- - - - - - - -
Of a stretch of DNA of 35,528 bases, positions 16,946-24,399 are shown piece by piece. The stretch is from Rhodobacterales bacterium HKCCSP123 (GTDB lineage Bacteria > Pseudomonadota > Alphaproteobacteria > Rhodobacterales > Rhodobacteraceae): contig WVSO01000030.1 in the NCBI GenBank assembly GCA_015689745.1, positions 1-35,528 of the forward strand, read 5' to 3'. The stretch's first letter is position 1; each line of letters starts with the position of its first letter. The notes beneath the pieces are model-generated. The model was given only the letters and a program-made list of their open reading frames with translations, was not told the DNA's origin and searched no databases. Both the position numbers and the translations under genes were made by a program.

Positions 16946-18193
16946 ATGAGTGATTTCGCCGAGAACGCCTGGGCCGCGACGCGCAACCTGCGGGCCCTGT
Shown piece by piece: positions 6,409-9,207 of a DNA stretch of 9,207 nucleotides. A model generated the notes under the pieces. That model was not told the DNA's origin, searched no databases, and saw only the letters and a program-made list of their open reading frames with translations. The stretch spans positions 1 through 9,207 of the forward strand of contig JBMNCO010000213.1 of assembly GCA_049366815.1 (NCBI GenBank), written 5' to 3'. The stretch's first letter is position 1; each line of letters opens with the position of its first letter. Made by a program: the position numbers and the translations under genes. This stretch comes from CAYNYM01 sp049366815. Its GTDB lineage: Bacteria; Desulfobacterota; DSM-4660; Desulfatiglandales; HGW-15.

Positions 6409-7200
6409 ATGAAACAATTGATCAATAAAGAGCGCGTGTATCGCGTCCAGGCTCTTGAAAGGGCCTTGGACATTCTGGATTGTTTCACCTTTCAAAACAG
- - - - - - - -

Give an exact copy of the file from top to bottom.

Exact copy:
Of a stretch of DNA of 35,528 bases, positions 16,946-24,399 are shown piece by piece. The stretch is from Rhodobacterales bacterium HKCCSP123 (GTDB lineage Bacteria > Pseudomonadota > Alphaproteobacteria > Rhodobacterales > Rhodobacteraceae): contig WVSO01000030.1 in the NCBI GenBank assembly GCA_015689745.1, positions 1-35,528 of the forward strand, read 5' to 3'. The stretch's first letter is position 1; each line of letters starts with the position of its first letter. The notes beneath the pieces are model-generated. The model was given only the letters and a program-made list of their open reading frames with translations, was not told the DNA's origin and searched no databases. Both the position numbers and the translations under genes were made by a program.

Positions 16946-18193
16946 ATGAGTGATTTCGCCGAGAACGCCTGGGCCGCGACGCGCAACCTGCGGGCCCTGT
Shown piece by piece: positions 6,409-9,207 of a DNA stretch of 9,207 nucleotides. A model generated the notes under the pieces. That model was not told the DNA's origin, searched no databases, and saw only the letters and a program-made list of their open reading frames with translations. The stretch spans positions 1 through 9,207 of the forward strand of contig JBMNCO010000213.1 of assembly GCA_049366815.1 (NCBI GenBank), written 5' to 3'. The stretch's first letter is position 1; each line of letters opens with the position of its first letter. Made by a program: the position numbers and the translations under genes. This stretch comes from CAYNYM01 sp049366815. Its GTDB lineage: Bacteria; Desulfobacterota; DSM-4660; Desulfatiglandales; HGW-15.

Positions 6409-7200
6409 ATGAAACAATTGATCAATAAAGAGCGCGTGTATCGCGTCCAGGCTCTTGAAAGGGCCTTGGACATTCTGGATTGTTTCACCTTTCAAAACAG